The venturi effect is produced by separate tubular venturi means 70 which fits into a bore 71 in a section 72 at the confluence of section 48 and projection 66. The venturi means 70 has a bore 74 therethrough with a restriction 73 intermediate the ends thereof. A downwardly radially extending bore 75, in the said restriction 73 provides a fluid communication between conduit 56 and the bore 74 of the-venturi means 70.

For an enlarged view of the venturi means 70, attention is directed to FIGS. 7 and 8. It will be noted that, especially from FIGS. 2 and 3 that what constitutes the downstream portion has a wider portion 76 which has an external somewhat larger than bore 71 and the external diameter of the remainder of the venturi means 70. The wider portion 76 acts as a flange to permit the venturi means be be thrust into bore 71 only up to the beginning of the said wider portion 76. This arrangement assists in the assembly of the device as the bore 75 of the venturi means 70 is in proper alignment when the wider portion 76 and is in abutment with section 72.

The degree of delivery of the venturi means 70 depends in part on the diameter of the bore 75. By presizing the bore of a variety of venturi means it is possible to make available fittings 35 with a predetermined delivery.

The water is drawn up conduit 56 and is entrained with oxygen which is passed through bore 67 into the end of bore 74 and therethrough in the direction of ball 77 which acts as a further atomizer for the oxygen and water mixture. Droplets of water, not properly nebulized will form on the ball 77 and fall therefrom to the bottom inside of horizontally disposed tubular chamber 78. This chamber 78 will be seen to be perpendicular to the main body 36.

The chamber 78 has an opening 79 at the bottom thereof with a downwardly descending nipple 80 to which the other end of the water return line 34 is secured. To assist in collecting and leading the droplets of water to the opening 79 a ridge 81 is positioned along the bottom of chamber 78. This ridge 81 can be best seen from FIGS. 3 and 4. The ridge 81 extends over the bore 79. Downwardly depending therefrom is a relatively short projection 82 which assists in the formation of drops for return through water return conduit 34. I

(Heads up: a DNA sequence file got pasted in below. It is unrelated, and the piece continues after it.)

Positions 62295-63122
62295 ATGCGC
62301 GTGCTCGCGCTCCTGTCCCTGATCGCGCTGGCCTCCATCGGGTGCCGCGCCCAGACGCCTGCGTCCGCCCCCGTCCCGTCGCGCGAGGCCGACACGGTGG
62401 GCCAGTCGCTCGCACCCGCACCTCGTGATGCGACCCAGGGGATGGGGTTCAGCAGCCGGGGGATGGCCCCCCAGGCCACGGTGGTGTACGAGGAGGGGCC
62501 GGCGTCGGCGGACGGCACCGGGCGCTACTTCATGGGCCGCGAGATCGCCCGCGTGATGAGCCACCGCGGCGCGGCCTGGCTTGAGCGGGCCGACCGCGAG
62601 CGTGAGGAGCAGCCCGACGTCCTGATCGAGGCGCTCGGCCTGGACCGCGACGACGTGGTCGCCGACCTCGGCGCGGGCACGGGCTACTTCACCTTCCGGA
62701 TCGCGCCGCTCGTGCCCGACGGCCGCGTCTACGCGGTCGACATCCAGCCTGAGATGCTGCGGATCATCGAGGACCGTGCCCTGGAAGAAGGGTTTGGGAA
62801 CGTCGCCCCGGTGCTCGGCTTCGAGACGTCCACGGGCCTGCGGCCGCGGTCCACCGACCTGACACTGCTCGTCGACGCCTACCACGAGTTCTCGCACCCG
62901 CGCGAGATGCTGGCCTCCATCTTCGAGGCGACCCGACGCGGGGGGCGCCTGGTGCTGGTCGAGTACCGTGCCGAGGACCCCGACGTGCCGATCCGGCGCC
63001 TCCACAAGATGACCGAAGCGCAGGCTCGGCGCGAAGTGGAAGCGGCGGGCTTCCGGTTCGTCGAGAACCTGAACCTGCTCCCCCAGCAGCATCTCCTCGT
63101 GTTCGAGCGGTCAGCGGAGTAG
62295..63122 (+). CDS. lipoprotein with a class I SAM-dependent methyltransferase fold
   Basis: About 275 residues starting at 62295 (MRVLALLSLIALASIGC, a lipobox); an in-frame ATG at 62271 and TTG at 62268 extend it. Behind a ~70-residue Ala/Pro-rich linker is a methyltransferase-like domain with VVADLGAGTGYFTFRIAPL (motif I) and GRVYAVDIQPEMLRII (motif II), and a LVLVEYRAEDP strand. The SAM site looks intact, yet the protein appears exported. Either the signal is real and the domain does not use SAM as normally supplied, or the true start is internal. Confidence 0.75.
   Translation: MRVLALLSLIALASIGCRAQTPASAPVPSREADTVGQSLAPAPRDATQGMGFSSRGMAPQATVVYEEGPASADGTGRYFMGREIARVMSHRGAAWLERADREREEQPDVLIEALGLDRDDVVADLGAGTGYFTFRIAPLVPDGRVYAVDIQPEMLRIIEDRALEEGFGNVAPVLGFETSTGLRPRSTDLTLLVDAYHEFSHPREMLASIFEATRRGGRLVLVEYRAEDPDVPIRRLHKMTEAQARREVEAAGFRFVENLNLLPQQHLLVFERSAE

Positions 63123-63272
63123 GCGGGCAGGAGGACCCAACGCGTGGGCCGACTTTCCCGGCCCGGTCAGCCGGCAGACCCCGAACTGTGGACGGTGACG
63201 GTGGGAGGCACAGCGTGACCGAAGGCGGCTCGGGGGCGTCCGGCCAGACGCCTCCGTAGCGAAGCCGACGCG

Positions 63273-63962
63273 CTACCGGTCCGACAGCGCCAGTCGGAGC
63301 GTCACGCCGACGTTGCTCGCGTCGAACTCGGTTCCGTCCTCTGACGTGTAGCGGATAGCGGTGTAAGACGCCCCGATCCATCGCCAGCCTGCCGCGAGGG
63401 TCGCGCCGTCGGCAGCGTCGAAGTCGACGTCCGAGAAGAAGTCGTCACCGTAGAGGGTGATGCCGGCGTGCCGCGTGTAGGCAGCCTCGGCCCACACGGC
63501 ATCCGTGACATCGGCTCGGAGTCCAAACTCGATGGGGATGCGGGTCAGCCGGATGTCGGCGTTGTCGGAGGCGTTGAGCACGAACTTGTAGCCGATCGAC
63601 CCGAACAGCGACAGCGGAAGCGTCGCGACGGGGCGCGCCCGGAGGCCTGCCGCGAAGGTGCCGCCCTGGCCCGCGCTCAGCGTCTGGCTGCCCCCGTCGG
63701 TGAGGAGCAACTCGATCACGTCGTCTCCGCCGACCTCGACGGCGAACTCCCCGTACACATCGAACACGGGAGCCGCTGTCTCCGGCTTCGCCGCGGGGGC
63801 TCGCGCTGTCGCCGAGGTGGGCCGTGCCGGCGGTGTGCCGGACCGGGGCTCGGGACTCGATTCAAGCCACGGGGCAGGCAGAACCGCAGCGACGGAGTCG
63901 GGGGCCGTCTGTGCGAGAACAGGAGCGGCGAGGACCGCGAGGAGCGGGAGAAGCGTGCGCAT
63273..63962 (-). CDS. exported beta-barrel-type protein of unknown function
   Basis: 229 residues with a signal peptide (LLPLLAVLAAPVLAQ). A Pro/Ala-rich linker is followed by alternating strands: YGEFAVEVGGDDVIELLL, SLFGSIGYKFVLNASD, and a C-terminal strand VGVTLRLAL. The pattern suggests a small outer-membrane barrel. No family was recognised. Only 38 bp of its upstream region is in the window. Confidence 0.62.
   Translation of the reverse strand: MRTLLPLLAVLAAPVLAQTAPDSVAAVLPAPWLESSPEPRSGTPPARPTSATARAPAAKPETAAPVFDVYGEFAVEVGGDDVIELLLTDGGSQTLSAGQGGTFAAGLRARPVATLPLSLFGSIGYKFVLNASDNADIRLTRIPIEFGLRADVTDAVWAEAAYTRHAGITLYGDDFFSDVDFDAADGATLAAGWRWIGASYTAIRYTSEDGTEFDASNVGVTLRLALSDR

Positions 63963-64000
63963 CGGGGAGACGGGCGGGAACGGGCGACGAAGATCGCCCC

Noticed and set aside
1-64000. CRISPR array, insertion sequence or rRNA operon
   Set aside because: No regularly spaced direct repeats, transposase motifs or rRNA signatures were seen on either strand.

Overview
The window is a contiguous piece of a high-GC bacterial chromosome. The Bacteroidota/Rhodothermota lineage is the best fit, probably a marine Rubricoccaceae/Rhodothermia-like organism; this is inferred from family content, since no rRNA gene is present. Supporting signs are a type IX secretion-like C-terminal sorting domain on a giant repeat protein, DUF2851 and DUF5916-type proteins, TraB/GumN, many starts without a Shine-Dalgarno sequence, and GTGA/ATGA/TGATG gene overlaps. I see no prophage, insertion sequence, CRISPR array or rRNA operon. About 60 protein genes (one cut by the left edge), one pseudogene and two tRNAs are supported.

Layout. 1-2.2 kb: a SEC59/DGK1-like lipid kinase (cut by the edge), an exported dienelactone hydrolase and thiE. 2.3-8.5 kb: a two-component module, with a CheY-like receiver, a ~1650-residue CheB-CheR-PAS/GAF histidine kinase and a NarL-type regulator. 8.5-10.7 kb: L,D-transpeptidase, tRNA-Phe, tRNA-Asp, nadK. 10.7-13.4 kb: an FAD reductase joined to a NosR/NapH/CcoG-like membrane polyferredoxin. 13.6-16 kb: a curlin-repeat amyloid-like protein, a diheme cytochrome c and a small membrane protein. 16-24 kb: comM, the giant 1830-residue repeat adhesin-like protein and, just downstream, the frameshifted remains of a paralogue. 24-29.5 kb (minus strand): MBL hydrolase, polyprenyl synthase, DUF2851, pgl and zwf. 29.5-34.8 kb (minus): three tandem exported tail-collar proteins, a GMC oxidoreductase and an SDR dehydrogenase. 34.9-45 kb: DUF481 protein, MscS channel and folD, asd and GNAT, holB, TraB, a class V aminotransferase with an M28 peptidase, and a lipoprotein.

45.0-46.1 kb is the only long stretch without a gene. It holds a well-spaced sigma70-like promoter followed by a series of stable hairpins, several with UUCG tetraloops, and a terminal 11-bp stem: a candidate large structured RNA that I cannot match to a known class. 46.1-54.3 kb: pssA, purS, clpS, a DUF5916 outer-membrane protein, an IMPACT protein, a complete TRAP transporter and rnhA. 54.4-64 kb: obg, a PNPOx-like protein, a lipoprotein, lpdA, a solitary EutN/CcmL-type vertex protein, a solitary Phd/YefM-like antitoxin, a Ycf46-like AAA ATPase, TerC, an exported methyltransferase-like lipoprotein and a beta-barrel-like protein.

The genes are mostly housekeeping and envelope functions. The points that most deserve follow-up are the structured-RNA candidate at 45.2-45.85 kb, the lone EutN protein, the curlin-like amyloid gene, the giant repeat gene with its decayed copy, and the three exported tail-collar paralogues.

The ball 77 is suspended from the top of chamber 78 by means of downwardly depending spoke 83 which is secured to substantially one end of a small base 84. The base 84 has somewhat a T-shaped configuration with a ridge 85 at the top thereof. As the chamber 78 is cylindrical the base 84 will touch the inner surface of the chamber along the ridge 85 and the longitudinal side edges 86. The base is secured to the top of the chamber 78 by integral downwardly depending rails 87 which converge to hold the base 84 securely. The convergence feature provides ease for assembly.

As the spoke 83 is attached to the base 84 at one end, it will be appreciated that when assembled, the ball 77 will be closer to the venturi means 70 when the base is facing in one direction than when it is facing in the opposite. In FIG. 2 the base 84 is secured in the chamber 78 with the spoke at the left side on that the ball is closest to the venturi means 70. From FIG. 6, it will be gleaned that the base 84 has been inserted between the rails 87 in an opposite manner. The result being that the ball 77 is not as close.

The device of the present invention is also supplied with means to provide for the addition of a controlled amount of filtered air. Accordingly, body 36 is provided with an orifice 90 at the side opposite to chamber 78. The orifice 90 is fitted with a filter medium 91 such as a foamed polyurethane disc. The degree of air entrainment is controlled by a slidably mounted arcuate plate 92 which is designed to monitor the effective aperture size with respect to the orifice 90, as seen from FIGS. 1-3. The plate 92 is easily moved by thumb projection 93 in a vertical manner. The air is drawn into chamber 94 which surrounds section 48, 66 and 72 and communicates with chamber 78.

In operation a 90 elbow 95 is provided and is secured to the open ended portion of chamber 78, as in FIG. 1. The other end of the elbow is secured to an elongated flexible conduit 96 which is directed towards the patient. It is important that the elbow 95 be secured so that the end secured to the conduit 96 is facing upwardly. In this manner the droplets of water in chamber 78 will be sure to run towards bore 79 eventually and no liquid water will run into the conduit 96 in the direction of the patient.

As many changes in the described construction could be conceived, and as many changes could be made therein without departing from the spirit and scope of the claims, it is intended that all matter contained in the specification shall be considered or illustrative only and not in a limiting sense.

What is claimed is: